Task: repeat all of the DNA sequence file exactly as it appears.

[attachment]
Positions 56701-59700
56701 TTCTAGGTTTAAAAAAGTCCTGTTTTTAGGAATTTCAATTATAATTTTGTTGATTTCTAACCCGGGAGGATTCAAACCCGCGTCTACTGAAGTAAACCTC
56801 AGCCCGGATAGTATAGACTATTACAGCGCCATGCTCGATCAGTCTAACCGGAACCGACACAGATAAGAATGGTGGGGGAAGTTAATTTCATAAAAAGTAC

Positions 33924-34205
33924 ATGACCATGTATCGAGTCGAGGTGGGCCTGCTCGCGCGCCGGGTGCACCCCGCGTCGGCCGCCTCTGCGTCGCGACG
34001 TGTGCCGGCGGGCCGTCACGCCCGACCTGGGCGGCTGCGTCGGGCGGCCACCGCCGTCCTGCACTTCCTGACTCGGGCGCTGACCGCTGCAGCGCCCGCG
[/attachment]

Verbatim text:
Positions 56701-59700
56701 TTCTAGGTTTAAAAAAGTCCTGTTTTTAGGAATTTCAATTATAATTTTGTTGATTTCTAACCCGGGAGGATTCAAACCCGCGTCTACTGAAGTAAACCTC
56801 AGCCCGGATAGTATAGACTATTACAGCGCCATGCTCGATCAGTCTAACCGGAACCGACACAGATAAGAATGGTGGGGGAAGTTAATTTCATAAAAAGTAC

Positions 33924-34205
33924 ATGACCATGTATCGAGTCGAGGTGGGCCTGCTCGCGCGCCGGGTGCACCCCGCGTCGGCCGCCTCTGCGTCGCGACG
34001 TGTGCCGGCGGGCCGTCACGCCCGACCTGGGCGGCTGCGTCGGGCGGCCACCGCCGTCCTGCACTTCCTGACTCGGGCGCTGACCGCTGCAGCGCCCGCG